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View Full Version : Sad news leads to question on NFA inheritance...


SkySlash
November 12, 2008, 05:19 PM
A good friend of mine was in a motorcycle accident this past weekend, and he passed away shortly after due to head trauma.

He was 34 years old, divorced, and had a 7 year old son. He did not have a will.

He owned at least 4 NFA items that I am aware of, he was the sole registrant, and he may have had more NFA items that he never disclosed in his safe.

I know the NFA has an inheritance provision, but given the circumstances here and his son's age, what options does the family have?

What do they need to do in order to legally retain ownership of these items?

-SS

Wildalaska
November 12, 2008, 06:31 PM
Get a lawyer

WildthatswhattheyneedtodoAlaska ™

heyduke
November 12, 2008, 06:52 PM
Get a lawyer

+1

TRX
November 14, 2008, 06:38 AM
> get a lawyer

Okay, let us say you get a lawyer.

How do you get a lawyer who:

a) is willing to deal with the ATF
b) knows, or is willing to learn, the relevant law
c) is willing to take on a "gun case"
d) is willing to touch anything involving
an evil-bad-NFA-gun?
e) has some minimum level of competency?

I'm asking this in absolute seriousness. Earlier this year I bought a house. The closing date kept getting pushed back, and some questioning showed the property was snarled in a maze of nasty paperwork which boiled down to about a dozen people, loan companies, and inheritors claiming pieces of it. Though the realtor claimed he could straighten everything out, I decided to retain an attorney and pay him to double-check all the paperwork before I signed off. This looked fairly simple to me - basic contract law, the staple of the legal profession. Bear in mind I didn't want him to do any investigation, filing, or court work, just to review the documents before I signed them. And I was willing to pay the going rate.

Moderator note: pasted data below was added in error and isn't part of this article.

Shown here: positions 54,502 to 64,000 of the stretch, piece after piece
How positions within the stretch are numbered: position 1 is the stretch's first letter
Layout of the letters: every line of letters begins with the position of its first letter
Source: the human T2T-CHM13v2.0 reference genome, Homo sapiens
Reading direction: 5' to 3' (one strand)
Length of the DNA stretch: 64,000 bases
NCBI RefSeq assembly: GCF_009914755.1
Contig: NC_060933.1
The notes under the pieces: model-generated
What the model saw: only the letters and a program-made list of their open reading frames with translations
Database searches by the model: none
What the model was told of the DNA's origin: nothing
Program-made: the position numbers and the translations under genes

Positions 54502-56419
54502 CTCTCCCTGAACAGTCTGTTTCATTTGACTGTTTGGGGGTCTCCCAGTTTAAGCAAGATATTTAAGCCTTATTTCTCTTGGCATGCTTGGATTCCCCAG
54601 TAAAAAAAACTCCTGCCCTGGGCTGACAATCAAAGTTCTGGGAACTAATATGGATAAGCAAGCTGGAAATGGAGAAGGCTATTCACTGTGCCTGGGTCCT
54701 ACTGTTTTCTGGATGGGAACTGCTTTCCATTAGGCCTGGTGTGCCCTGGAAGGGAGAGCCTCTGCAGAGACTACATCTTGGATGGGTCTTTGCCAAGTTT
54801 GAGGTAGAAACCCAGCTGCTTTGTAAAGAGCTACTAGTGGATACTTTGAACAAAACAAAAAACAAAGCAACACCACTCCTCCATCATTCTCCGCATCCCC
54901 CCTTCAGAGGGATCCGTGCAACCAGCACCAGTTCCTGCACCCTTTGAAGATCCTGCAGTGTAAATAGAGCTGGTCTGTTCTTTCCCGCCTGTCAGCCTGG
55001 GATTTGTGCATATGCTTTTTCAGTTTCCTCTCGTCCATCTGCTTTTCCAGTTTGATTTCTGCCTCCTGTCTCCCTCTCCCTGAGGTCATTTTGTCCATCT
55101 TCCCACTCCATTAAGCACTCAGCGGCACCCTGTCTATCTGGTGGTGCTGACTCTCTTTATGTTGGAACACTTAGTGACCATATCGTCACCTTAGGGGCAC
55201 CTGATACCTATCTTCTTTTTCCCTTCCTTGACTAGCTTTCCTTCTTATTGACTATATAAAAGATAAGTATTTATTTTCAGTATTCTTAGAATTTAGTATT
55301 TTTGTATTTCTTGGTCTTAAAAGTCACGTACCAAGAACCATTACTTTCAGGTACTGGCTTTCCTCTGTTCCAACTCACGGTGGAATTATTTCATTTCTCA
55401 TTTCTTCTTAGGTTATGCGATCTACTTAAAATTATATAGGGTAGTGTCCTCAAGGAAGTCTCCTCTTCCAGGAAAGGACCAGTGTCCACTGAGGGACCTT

I managed to contact about half of the "law offices" in this and two adjacent towns. I never got to talk to a lawyer, just the staff. None of them seemed interested in taking in any business. I went to a few real estate offices and asked who they used for real estate law. Two had their own lawyers on staff and weren't interested in taking in outside work, three claimed never to use lawyers at all.

Almost half of the "law offices" were just answering machines, and couldn't be bothered to return a call.

I will admit I didn't bother to call any of the places with the half page ads in the phone book, who promised to make me rich by suing the hell out of anyone at all, as long as I could identify a likely victim.

sourdough44
November 14, 2008, 07:31 AM
What about asking the NRA about advice? They should know where to send you.

As an aside, since you are not direct 'family' this may end up down the toilet even if you are trying to help out the young son. It would be very helpful if you were able to work with the ex wife on this.

aroundlsu
November 14, 2008, 11:09 AM
I am not a lawyer, but it seems to me the items should be transferred to the next adult kin who wants them. Surely there must be a brother, brother-in-law, father, cousin, SOMEONE down the line?

GE-Minigun
November 14, 2008, 12:27 PM
A good friend of mine was in a motorcycle accident this past weekend, and he passed away shortly after due to head trauma...

It saddens me to hear we've lost another rider, prayers to all involved.


from the ATF website, hope this helps;


For registered NFA firearms in the estate, the executor should take action as soon as possible to arrange for the proper registration of the firearms. Possession of an NFA firearm not registered to the possessor is a violation of Federal law and the firearm is subject to seizure and forfeiture. However, we do allow the executor a reasonable time to arrange for the transfer of the registered firearms in a decedent's estate. This generally should be done before probate is closed.